The best way to identify and rank customers’ needs is to get your keister out of the office. Sitting in headquarters and trying to think like a customer won’t work, even if you bring in customers for focus groups.
Columbia Business School Professor Emeritus of Finance and Economics Larry Selden notes that what people say in focus groups doesn’t necessarily reflect what they really do. Sometimes customers don’t realize they have an unmet need, says Selden. For example, British Airways (BA) realized that many of its customers who were senior business executives were driven primarily by a desire to get a deal done, resulting in a need to rest and save time.
So British Airways tailored its services to help these executives get a decent night’s sleep onboard and get them on their way as quickly as possible after landing. On certain overnight flights, the airline serves them dinner before they board, giving them extra shut-eye during the flight. First-class passengers can change into a complimentary sweat suit and hang their business suits in a closet before climbing into a flat bed. In the morning, they can zip through customs, shower at the BA club in the airport and head to their meetings, bypassing the need to check into a hotel.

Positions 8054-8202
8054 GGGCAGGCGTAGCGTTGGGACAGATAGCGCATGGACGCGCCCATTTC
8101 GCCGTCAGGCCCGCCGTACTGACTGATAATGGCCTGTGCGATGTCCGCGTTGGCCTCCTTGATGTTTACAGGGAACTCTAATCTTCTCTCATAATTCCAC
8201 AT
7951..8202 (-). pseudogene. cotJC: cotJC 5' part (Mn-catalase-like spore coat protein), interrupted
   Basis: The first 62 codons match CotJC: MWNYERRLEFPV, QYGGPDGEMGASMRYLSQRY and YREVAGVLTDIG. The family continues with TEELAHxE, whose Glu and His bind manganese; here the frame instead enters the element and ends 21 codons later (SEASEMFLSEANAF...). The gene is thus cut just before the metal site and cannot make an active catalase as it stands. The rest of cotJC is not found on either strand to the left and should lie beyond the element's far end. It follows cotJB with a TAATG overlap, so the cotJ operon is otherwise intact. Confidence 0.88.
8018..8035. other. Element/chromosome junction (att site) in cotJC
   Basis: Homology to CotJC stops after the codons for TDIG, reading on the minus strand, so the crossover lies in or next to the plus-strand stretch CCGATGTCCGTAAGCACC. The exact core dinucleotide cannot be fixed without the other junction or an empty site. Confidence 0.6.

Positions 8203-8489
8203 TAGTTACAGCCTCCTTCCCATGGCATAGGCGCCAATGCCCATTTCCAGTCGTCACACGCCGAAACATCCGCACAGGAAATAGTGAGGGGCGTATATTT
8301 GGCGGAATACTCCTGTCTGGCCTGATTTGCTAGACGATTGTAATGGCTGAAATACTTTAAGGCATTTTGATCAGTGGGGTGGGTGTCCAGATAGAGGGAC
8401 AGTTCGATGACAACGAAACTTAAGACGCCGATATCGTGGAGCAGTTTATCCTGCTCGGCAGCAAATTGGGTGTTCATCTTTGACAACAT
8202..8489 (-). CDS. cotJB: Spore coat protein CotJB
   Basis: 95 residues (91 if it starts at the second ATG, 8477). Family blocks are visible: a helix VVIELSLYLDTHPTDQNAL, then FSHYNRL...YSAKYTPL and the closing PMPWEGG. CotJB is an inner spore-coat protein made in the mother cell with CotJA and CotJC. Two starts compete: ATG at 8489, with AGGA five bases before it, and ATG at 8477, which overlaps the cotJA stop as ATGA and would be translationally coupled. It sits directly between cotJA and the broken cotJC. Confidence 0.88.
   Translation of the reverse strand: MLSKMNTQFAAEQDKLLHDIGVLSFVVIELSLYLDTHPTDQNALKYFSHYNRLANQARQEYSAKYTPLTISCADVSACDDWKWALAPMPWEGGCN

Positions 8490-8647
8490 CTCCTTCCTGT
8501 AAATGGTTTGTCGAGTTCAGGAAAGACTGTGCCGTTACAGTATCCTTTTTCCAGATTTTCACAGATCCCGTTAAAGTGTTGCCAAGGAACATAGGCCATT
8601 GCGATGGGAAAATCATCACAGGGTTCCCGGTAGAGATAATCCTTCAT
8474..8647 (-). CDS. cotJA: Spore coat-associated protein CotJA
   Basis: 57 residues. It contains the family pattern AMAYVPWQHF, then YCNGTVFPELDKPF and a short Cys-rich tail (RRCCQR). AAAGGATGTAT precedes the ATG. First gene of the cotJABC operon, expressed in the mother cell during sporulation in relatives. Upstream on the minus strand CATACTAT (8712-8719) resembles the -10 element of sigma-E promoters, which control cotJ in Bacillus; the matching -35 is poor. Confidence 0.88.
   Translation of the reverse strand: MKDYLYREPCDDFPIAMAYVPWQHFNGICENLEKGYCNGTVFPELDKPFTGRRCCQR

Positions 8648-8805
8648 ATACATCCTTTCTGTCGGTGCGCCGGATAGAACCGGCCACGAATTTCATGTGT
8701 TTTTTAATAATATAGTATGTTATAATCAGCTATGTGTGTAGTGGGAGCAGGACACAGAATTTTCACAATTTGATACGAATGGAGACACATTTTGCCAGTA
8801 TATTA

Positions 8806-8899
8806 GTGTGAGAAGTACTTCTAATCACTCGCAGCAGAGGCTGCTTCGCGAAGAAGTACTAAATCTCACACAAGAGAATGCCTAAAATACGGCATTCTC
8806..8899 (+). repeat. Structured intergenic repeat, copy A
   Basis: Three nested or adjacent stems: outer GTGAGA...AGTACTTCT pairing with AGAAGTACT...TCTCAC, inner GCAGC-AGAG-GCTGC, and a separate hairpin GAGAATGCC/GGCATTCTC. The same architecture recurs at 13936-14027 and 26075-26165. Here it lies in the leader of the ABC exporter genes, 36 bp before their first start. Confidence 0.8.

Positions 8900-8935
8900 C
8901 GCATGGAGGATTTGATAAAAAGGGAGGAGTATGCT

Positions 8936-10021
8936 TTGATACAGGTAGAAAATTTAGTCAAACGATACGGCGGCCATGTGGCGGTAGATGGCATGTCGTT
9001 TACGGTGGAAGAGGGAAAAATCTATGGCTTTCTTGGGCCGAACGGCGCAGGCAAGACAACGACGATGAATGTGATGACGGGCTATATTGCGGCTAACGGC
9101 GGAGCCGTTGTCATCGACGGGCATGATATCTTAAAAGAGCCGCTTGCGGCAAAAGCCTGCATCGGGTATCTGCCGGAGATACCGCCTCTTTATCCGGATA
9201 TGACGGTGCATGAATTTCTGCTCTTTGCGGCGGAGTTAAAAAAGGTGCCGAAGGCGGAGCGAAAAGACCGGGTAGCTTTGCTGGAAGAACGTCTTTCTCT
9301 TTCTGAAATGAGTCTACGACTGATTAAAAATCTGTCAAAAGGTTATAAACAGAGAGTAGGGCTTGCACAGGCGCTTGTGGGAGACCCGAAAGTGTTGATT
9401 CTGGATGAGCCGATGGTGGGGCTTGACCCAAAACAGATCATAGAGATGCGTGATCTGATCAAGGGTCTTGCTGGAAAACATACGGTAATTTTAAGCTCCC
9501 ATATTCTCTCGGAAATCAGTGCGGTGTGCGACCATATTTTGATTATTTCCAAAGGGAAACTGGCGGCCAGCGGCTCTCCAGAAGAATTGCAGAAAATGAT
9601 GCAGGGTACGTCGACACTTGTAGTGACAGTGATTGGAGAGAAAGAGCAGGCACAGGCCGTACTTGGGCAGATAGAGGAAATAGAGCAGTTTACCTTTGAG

It’s unlikely that any of these executives would have expressed a need for a sweat suit. Selden insists that only by immersing yourself in the customer’s experience will you be able to observe such hidden needs.